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“Bite-Size Bits of Local, National, and Global History”
Upper Merion Township near Valley Forge in Montgomery County, Pennsylvania — The American Northeast (Mid-Atlantic)
 

Training for Victory

 
 
Training for Victory Marker image. Click for full size.
Photographed By Bill Coughlin, February 22, 2007
1. Training for Victory Marker
Inscription.  
Like a drill sergeant, Inspector General Friedrich von Steuben trains eyeball to eyeball with a company of Continentals. This model company must serve as an example to the rest of Washington’s army.

The Grand Parade, here at the center if the encampment, is the only terrain expansive enough for drilling massed brigades. In simulated battle, Steuben sends troops back and forth across rough ground, preparing for the impending campaign against the British.

“Fix…bayonets”
Steuben stressed bayonet drill. Before this time, the Americans had never been trained in close fighting. Yet bayonet charges decided the outcome of most battles in the 18th century.
 
Erected by Valley Forge National Historical Park, National Park Service, Department of the Interior.
 
Topics. This historical marker is listed in this topic list: War, US Revolutionary.
 
Location. 40° 6.184′ N, 75° 26.797′ W. Marker is near Valley Forge, Pennsylvania, in Montgomery County. It is in Upper Merion Township. Marker
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is at the intersection of Valley Forge Road (Pennsylvania Route 23) and Inner Line Drive, on the right when traveling east on Valley Forge Road. Marker is on the auto tour road of the Valley Forge National Historical Park. Touch for map. Marker is in this post office area: King of Prussia PA 19406, United States of America. Touch for directions.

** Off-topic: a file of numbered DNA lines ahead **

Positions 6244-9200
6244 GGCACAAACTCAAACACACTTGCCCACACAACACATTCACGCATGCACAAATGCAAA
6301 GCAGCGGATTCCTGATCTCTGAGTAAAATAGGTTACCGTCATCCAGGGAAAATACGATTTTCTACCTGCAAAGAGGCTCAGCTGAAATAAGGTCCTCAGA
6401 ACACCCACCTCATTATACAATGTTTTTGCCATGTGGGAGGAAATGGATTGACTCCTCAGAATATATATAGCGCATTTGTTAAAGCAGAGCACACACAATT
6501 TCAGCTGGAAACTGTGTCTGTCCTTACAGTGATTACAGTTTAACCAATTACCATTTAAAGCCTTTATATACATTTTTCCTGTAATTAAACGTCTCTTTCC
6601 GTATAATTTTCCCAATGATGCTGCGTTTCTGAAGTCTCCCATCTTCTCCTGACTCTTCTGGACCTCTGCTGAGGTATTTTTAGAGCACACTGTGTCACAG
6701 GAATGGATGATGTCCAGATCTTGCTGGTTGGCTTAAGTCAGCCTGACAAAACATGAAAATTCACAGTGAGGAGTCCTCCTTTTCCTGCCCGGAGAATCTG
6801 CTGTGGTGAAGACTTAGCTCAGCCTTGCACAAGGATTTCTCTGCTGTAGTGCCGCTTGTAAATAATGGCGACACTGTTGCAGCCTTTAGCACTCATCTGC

Other nearby markers. At least 8 other markers are within walking distance of this marker. Major General Friedrich Wilhelm Baron von Steuben (here, next to this marker); The Grand Parade (a few steps from this marker); Varnum’s Quarters (about 300 feet away, measured in a direct line); Huntington’s Brigade (approx. 0.2 miles away); a different marker also named Huntington’s Brigade (approx. 0.2 miles away); “Crowded and Very Sickly” (approx. 0.2 miles away); Varnum’s Brigade (approx. 0.2 miles away); 1st and 2nd Rhode Island Regiments (approx. ¼ mile away). Touch for a list and map of all markers in Valley Forge.
 
More about this marker. Illustrations in the background of the marker and with the sidebar depict the training of the Continental Army.
 
Also see . . .  General von Steuben. National Park Service page detailing the contributions of General von Steuben. (Submitted on February 24, 2008, by Craig Swain of Leesburg, Virginia.) 
 
Valley Forge Marker image. Click for full size.
Photographed By Bill Coughlin, March 20, 2010
2. Valley Forge Marker
Marker and von Steuben Statue image. Click for full size.
Photographed By Bill Coughlin, March 20, 2010
3. Marker and von Steuben Statue
A statue of Baron Friendrich von Steubencan be seen in the photo in front of the Training for Victory Marker.
General Friedrich von Steuben image. Click for full size.
Photographed By Bill Coughlin, February 22, 2007
4. General Friedrich von Steuben
Baron von Steuben prepared the Continental Army for their next encounter with the British army, which would happen at the Battle of Monmouth, New Jersey on June 28, 1778.
Detail of von Steuben statue image. Click for full size.
Photographed By Bill Coughlin, February 22, 2007
5. Detail of von Steuben statue
Plaque shows von Steuben drilling members of the Continental Army.
Closeup of von Steuben statue image. Click for full size.
Photographed By Bill Coughlin, February 22, 2007
6. Closeup of von Steuben statue
 
 
Credits. This page was last revised on February 7, 2023. It was originally submitted on February 24, 2008, by Bill Coughlin of Woodland Park, New Jersey. This page has been viewed 1,329 times since then and 38 times this year. Photos:   1. submitted on February 24, 2008, by Bill Coughlin of Woodland Park, New Jersey.   2, 3. submitted on March 20, 2010, by Bill Coughlin of Woodland Park, New Jersey.   4, 5, 6. submitted on February 24, 2008, by Bill Coughlin of Woodland Park, New Jersey. • Craig Swain was the editor who published this page.

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Jul. 24, 2024